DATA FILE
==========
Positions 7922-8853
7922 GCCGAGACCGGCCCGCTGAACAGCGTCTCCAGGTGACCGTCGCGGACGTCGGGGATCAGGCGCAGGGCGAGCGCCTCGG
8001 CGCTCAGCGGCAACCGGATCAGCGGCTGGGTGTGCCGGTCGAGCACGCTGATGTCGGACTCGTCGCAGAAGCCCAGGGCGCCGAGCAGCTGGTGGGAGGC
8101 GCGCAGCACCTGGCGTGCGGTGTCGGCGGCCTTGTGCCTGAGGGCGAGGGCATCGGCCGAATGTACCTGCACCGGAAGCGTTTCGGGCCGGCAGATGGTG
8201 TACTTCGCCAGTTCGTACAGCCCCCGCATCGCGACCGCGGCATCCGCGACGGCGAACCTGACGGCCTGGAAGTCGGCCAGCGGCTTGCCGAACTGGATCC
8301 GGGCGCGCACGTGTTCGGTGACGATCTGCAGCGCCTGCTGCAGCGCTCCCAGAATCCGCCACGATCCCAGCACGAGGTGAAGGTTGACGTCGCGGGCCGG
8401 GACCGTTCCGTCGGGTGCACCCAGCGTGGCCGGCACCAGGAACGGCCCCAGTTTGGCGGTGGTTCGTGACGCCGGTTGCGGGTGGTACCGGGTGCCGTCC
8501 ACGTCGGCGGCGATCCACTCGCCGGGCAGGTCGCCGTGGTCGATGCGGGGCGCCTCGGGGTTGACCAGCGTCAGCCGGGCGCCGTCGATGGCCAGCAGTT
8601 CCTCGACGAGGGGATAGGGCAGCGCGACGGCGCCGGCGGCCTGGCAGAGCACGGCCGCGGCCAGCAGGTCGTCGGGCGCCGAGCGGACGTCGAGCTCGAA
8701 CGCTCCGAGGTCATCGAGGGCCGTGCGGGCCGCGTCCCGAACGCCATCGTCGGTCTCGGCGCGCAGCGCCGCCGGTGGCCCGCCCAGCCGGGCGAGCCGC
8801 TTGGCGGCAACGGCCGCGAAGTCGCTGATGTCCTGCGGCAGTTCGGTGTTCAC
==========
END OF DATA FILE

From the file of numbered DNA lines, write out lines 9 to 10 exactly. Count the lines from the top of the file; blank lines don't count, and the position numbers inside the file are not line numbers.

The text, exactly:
8601 CCTCGACGAGGGGATAGGGCAGCGCGACGGCGCCGGCGGCCTGGCAGAGCACGGCCGCGGCCAGCAGGTCGTCGGGCGCCGAGCGGACGTCGAGCTCGAA
8701 CGCTCCGAGGTCATCGAGGGCCGTGCGGGCCGCGTCCCGAACGCCATCGTCGGTCTCGGCGCGCAGCGCCGCCGGTGGCCCGCCCAGCCGGGCGAGCCGC